The basketball hoop affixed to the Irvine, Calif. garage of Victor Tsao (M.S. CS ’80) and his wife, Janie, was just one of many in an area dominated by Los Angeles Lakers fans. But this one was emblematic of the slam-dunk its owners scored in 1988 when, using the garage as a makeshift workshop, they created the multimillion-dollar wireless computer network company Linksys.
While the couple later sold both their Irvine property and their company, a Spalding in-ground basketball pole is in place in the backyard of their home today, in Newport Coast, Calif., not far from the residence of Kobe Bryant, the Lakers’ all-time leading scorer. Tsao says that basketball has been his passion since he was a kid, when he played on his junior high team in Taipei, Taiwan. He has not only derived physical benefits from the sport but also has gleaned some practical applications as well, centered on the concept of the team.
“Basketball is a highly intensive team sport,” says Tsao from Florence, Italy, consulting through Miven Venture Partners, LLC, which he and Janie co-run. “I’ve played with many different kinds of people throughout my life and have admired many of my teammates. From them I’ve learned more about working together, tolerance, and making adjustments. In business, you plan and execute with the team, but also spend time doing your homework; you have to play the defense and offense with all you’ve got.”
The Tsaos have comprised their own team of two since first meeting as students at Taiwan’s Tamkang University, and married after they came to the United States. In 1977, the couple moved to Chicago, where they attended graduate school, then settled in California. Over the next decade, they gained both academic knowledge and corporate experience, holding a variety of positions in companies such as TRW, Inc., where Janie served as a systems manager, and Taco Bell Corp., where Tsao was director of MIS strategic systems development. All the while, they discussed their vision for a line of computer peripherals based around the concept of connectivity, and began development during their free time.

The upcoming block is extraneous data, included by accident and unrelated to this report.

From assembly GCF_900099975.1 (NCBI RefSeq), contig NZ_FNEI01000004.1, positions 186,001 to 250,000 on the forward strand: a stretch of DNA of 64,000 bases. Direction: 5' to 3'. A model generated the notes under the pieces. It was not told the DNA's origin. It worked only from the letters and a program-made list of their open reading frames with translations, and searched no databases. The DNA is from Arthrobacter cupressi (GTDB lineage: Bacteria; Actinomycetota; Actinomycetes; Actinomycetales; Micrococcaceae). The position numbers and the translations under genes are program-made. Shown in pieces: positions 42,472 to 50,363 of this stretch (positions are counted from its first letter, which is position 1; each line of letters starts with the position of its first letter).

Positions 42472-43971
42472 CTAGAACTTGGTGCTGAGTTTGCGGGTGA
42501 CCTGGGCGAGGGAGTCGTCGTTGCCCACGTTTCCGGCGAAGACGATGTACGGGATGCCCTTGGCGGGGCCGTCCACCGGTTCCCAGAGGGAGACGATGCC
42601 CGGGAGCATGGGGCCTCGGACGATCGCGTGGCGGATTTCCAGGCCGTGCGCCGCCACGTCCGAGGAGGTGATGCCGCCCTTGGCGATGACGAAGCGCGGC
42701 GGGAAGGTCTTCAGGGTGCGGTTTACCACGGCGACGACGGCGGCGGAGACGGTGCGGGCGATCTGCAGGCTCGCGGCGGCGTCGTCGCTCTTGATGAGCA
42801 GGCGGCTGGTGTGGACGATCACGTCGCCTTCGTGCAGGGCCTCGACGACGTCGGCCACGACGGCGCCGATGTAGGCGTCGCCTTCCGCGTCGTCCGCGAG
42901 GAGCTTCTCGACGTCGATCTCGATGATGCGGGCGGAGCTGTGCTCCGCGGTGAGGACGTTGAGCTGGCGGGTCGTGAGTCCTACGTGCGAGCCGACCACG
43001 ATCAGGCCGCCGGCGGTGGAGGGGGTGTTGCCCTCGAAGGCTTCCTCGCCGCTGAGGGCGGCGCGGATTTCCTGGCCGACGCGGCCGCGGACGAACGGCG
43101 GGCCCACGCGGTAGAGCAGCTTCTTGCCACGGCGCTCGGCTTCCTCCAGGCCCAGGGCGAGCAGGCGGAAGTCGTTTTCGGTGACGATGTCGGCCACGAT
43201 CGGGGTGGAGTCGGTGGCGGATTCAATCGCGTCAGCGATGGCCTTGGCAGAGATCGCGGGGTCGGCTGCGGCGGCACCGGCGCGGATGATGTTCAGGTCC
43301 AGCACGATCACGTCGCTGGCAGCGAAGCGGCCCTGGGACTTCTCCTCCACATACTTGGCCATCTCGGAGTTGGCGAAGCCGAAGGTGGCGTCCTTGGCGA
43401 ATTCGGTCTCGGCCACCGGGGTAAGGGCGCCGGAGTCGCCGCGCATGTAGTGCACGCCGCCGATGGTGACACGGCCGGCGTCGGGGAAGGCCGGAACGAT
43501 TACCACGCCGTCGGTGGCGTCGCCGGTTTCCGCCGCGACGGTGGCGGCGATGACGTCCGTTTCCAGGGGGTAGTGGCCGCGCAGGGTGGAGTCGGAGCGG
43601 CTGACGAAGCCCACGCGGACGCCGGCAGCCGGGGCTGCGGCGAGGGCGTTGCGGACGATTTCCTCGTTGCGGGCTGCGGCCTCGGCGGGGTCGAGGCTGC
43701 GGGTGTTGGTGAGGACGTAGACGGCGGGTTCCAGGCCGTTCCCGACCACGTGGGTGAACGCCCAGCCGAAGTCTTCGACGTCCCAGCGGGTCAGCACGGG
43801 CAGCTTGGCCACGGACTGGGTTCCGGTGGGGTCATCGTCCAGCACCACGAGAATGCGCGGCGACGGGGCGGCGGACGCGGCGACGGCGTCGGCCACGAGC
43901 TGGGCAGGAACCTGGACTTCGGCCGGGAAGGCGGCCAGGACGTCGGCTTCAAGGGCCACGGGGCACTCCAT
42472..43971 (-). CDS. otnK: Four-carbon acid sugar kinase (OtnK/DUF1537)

“After two years, we had our product line ready and had enough customers to pay our bills,” says Tsao, noting that it was a family affair, with sons Michael, now 27, and Steven, now 25, helping to package the products.
In less than 15 years, Linksys became the global market leader in wireless and broadband hardware for small-to-medium businesses and home environments. The company secured shelf space at major retailers and earned numerous industry awards. In 2001, it was named to the Inc. 500 Hall of Fame, recognized, in part, as one of 22 companies on the list with sales exceeding $100 million.
The Tsaos wanted Linksys to expand in the global marketplace and, in 2003, sold the company to Cisco in a stock arrangement valued at $500 million. They were hired by Cisco as part of the executive team heading the new Linksys division and remained with the company until 2007 before shifting their focus to Miven, which was founded in 2005.
“My role at this point in my life is to share my experiences, even though I’m still always learning new things myself, and to be of value to others,” says Tsao.